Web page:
In the retail sector, customer data quite rightly gets a lot of attention. We talk a lot about audience insights, personalisation, cross-channel, bespoke and experiential retail. All data-driven business strategies bring an element of data-related regulatory risk, and even though some of the concepts are complex and abstract (data ethics, anyone?), we can all generally agree that issues related to customer data and the need to protect it are well publicised.
Thanks to headline-grabbing enforcements (Marriott, BA, Google), the risks relating to consumer data are usually given appropriate airtime at senior management level.
But what about the backbone of a retail organisation, its people? What data risk may exist in your everyday interactions with employees?
The data protection authority in Hamburg (the DPA) last month issued a fine of over €35 million under GDPR to a German subsidiary of H&M for failures relating to the collection and retention of information about employees' private lives.
The issue came to light because of a problem with system access control (mistakenly making information available to a wide audience within the organisation for a few hours), but let's be very clear that this was not a cyber incident or a 'Morrisons' scenario where the retailer suffered due to a rogue actor – this was enforcement resulting in a whopping fine because of unlawful day-to-day business practice.
According to the DPA's press release, since at least 2014, H&M managers at its service centre had been using "Welcome Back Talks" to gather details from staff following any period of leave. This included for example collecting, recording and retaining information about symptoms and diagnoses following even short periods of sick leave, or holiday details following annual leave. The managers also gathered extensive details about family issues and religious beliefs.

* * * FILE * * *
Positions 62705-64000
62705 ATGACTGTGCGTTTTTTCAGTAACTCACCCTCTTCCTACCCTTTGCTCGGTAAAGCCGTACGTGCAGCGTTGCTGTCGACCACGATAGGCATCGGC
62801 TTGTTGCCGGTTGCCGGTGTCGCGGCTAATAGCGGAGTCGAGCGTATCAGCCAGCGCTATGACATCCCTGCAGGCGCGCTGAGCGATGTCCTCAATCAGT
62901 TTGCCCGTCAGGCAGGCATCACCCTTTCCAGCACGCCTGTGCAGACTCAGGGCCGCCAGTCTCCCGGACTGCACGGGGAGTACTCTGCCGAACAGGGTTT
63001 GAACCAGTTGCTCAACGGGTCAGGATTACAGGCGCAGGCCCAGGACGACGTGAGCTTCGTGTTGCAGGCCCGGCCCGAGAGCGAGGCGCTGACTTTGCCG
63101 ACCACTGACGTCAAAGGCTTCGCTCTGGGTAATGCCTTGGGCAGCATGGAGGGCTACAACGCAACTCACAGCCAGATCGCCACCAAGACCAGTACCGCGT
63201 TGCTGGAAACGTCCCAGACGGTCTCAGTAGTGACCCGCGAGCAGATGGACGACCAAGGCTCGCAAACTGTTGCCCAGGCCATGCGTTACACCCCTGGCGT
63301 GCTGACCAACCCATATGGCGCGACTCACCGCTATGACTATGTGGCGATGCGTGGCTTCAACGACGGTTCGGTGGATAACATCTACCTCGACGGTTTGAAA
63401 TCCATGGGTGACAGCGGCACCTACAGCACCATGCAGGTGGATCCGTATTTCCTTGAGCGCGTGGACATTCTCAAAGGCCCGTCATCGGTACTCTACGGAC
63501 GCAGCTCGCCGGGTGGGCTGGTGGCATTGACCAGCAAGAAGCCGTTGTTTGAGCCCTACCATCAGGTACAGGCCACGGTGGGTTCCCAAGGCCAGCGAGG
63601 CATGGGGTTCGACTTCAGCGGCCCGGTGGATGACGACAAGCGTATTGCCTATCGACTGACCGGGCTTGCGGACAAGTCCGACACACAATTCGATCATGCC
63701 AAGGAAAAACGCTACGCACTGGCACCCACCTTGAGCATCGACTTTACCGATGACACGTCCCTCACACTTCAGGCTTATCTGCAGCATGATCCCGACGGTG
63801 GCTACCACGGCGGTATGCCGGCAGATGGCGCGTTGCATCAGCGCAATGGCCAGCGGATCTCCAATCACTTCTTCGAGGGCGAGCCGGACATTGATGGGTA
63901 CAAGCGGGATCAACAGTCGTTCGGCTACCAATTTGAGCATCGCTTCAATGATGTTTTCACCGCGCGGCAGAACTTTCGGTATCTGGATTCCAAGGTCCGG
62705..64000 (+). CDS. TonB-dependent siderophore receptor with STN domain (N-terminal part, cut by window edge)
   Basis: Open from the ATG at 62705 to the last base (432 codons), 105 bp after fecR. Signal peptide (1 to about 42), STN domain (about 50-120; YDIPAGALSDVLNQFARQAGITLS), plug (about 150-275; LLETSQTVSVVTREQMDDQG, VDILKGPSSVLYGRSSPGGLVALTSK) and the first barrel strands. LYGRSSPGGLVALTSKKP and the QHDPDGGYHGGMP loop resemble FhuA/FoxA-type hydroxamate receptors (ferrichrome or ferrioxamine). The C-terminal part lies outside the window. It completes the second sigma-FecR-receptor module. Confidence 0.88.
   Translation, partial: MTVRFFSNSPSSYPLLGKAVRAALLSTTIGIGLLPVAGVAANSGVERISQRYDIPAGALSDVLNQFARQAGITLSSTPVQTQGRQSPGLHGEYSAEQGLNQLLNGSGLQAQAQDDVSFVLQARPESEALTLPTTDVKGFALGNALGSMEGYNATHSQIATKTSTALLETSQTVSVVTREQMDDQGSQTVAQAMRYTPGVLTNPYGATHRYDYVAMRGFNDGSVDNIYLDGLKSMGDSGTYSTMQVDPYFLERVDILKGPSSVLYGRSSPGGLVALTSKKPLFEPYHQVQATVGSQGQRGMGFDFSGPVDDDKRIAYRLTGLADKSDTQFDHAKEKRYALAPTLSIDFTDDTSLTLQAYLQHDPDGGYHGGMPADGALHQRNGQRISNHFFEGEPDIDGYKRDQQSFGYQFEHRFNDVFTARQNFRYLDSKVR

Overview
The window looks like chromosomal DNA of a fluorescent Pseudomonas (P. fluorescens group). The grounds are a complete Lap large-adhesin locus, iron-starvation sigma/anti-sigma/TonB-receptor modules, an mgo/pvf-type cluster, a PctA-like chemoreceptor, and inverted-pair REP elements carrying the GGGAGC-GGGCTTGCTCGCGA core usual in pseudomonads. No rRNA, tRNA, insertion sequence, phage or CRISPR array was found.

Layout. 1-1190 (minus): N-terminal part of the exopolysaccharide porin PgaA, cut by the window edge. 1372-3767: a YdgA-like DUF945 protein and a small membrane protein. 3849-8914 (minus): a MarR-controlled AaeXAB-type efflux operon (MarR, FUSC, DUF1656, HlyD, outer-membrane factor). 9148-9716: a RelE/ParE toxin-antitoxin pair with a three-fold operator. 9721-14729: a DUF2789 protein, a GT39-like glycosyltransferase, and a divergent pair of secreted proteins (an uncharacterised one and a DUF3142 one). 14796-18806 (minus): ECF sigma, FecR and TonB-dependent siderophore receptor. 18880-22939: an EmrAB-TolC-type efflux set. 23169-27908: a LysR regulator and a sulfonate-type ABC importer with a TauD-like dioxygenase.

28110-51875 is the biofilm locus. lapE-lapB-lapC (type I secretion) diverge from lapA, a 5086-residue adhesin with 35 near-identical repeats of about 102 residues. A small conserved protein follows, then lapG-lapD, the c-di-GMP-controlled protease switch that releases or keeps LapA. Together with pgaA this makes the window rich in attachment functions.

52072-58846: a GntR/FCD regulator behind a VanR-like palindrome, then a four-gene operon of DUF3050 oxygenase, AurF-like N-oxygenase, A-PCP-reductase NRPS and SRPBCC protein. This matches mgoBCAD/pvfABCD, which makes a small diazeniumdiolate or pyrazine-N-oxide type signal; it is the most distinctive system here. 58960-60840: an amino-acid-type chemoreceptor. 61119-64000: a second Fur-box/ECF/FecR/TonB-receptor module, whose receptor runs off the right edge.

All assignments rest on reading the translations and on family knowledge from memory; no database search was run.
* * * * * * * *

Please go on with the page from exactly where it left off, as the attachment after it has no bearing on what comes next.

This information was recorded in "meticulous detail" and some was made available to up to 50 other managers. The information was used to form detailed profiles of employees which in turn formed the basis of performance reviews and decisions about their employment. The DPA concluded that this "led to a particularly intensive encroachment on employees’ civil rights".
What could H&M have done differently?
Data protection law is (thankfully) not prescriptive in respect of what information an organisation can collect about its employees. As employers, it is up to you to decide what is appropriate, proportionate and justifiable within the framework of the legislation. H&M clearly misjudged it and overstepped the mark – perhaps failing to ask themselves the difficult questions, or letting local managers implement data collection practices that were not aligned with group policy.
The following key principles and requirements of GDPR are highly relevant here and should be part of a discussion whenever you look at new or increased data collection, whether 'manual' as in H&M's case, or 'digital' such as tracking of time/location:
- Data minimisation: this is a principle in its own right – don't collect more than you need (even if it's 'nice to have')
- Necessity: most lawful justifications for the processing of HR data rely to some extent on the concept of necessity (e.g. is the use of the data necessary to perform the employment contract?). Take the objective view here – necessity can be a high threshold.
- The reasonable expectations of your staff: what have you told them in your privacy notices? Is the data collection in some way covert or non-obvious?
- Accountability: if you are operating 'edge cases' or if your practices are (relatively) intrusive, can you justify yourself? Is the higher risk collection/use of data subject to the checks and balances of a robust data protection compliance framework?
In an industry as data-heavy as retail, it's easy to get swept up in the exciting and revenue-generating world of consumer data. Let this salutary tale from Hamburg be a lesson in self-reflection for all employers!